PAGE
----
When I finished my undergraduate degree, I was offered an exciting opportunity to spend 6 months at the Nestlé Research Centre in Switzerland. And I found out that Nestlé does far more than just make good chocolate! Nestlé introduced me to the field of nutrigenomics. This area of research examines how the foods we eat interact with our genes to affect our health. Working in this fascinating area allowed me to integrate various scientific disciplines into my research, ranging from nutritional biochemistry and molecular biology to genomics and bioinformatics. My initial 6 month position with Nestlé ended up becoming a 6 year stay, during which I completed my PhD in association with the University of Lausanne. After finishing my PhD, I moved to The Scripps Research Institute in San Diego, USA for a short post-doctoral position and then to the Institut National de la Santé et de la Recherche Médicale (INSERM) in Paris, France for a second post-doctoral position. During my post-doctoral research I explored diet-gene interactions in the context of obesity. This proved both timely and highly relevant given the high prevalence of obesity. Obesity is a complex disease that is highly influenced by lifestyle factors such as diet and exercise. Each of these factors influences our genes and, ultimately, our health. In 2009, I joined the Department of Human Health & Nutritional Sciences to establish a nutrigenomics research program to study how dietary fats influence lipid metabolism in key metabolic tissues such as adipose and liver, and how this influences cardiometabolic outcomes.
***Students interested to join my lab should send a copy of their CV and academic transcript directly to me, at firstname.lastname@example.org
B.Sc. Queens University (Canada) Ph.D. University of Lausanne (Switzerland)
My nutrigenomics research program investigates the mechanisms that regulate lipid metabolism in the body, with a major focus on diet-gene interactions in adipose (fat) tissue, skeletal muscle, and liver. Dysfunctional lipid metabolism is a key feature of common chronic diseases such as obesity and type 2 diabetes, as well as an underlying cause of inflammation and insulin resistance. My team aims to advance understanding of the genetic and nutritional regulation of fatty acid desaturases (key enzymes involved in endogenous fatty acid synthesis), and their association with cardiometabolic outcomes. Ongoing research in my lab uses cell and rodent models to explore how altered desaturase activity and dietary fatty acids influence cellular processes such as adipogenesis, lipogenesis, and lipolysis. Notably, our research has important implications for humans, since we and others have shown that humans with variations in desaturase genes show many of the same metabolic outcomes as our model systems in which the activity of these desaturases are inhibited.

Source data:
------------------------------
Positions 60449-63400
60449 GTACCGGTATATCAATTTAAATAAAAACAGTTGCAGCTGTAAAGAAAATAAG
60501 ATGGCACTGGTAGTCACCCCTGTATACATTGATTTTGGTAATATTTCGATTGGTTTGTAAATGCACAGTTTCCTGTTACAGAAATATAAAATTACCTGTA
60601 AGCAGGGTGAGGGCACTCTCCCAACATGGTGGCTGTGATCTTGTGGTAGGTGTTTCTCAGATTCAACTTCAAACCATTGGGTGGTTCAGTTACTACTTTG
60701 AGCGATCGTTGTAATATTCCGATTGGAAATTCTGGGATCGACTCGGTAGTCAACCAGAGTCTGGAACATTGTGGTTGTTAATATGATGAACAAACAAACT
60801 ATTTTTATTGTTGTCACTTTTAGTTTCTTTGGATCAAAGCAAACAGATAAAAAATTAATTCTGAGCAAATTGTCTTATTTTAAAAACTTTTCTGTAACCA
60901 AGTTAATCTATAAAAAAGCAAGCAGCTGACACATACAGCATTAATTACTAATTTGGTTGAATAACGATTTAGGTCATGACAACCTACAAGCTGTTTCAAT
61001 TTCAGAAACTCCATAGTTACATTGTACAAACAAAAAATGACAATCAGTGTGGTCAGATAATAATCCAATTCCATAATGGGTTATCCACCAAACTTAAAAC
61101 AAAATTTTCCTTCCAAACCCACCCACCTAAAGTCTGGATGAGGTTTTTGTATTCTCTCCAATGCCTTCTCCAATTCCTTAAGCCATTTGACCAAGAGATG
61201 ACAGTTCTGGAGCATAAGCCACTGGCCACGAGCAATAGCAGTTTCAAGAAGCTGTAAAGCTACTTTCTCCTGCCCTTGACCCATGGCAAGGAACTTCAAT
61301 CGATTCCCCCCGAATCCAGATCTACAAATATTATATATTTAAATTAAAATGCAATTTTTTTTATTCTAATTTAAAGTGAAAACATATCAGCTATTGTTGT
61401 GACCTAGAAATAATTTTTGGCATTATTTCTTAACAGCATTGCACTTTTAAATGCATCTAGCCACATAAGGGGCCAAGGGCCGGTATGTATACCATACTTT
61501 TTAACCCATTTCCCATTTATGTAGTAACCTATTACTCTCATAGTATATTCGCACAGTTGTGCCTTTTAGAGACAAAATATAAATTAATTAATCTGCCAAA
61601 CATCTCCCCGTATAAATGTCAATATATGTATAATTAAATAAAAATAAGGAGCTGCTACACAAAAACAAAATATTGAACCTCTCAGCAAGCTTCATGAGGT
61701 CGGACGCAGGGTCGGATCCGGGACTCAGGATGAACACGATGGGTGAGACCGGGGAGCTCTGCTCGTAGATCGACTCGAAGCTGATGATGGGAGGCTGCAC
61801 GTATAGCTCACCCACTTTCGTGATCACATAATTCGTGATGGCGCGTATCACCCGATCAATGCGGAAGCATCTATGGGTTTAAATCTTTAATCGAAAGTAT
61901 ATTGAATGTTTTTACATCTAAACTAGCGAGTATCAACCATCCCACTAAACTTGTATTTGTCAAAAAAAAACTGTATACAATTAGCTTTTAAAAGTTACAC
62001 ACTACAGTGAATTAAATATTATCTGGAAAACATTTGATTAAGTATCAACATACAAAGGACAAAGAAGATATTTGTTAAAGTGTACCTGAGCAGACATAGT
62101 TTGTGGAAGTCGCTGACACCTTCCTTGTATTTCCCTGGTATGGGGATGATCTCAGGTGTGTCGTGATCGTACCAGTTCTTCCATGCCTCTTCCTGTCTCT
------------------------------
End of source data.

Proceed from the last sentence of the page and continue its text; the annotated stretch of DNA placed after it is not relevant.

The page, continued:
For a complete list of publications, please click here.
MSc and PhD Positions are currently available to study omega-3 fatty acid regulation of the adipose tissue-liver axis in healthy and obese states. Using genetic mouse models and cell culture models, we investigate how different omega-3 fatty acids regulate lipid metabolism pathways in adipose tissue and liver. Ongoing projects in the lab are exploring: 1) how omega-3 fatty acids influence adipocyte differentiation and lipid uptake according to nutritional state, 2) the role of delta-6 desaturase on adipose tissue, skeletal muscle and liver fatty acid metabolism and insulin signaling, and 3) nutrient regulation of fatty acid desaturase genes and related proteins. Candidates in strong academic standing will be given priority. Prior research experience is an asset but not a requirement.
***Students interested to join my lab should send a statement of interest, a copy of their CV and their academic transcript directly to me, at email@example.com
Support for my research program has come from NSERC, CIHR, OMAFRA, CFI, Dairy Farmers of Canada, Canola Council of Canada, and the Ontario Ministry of Research and Innovation.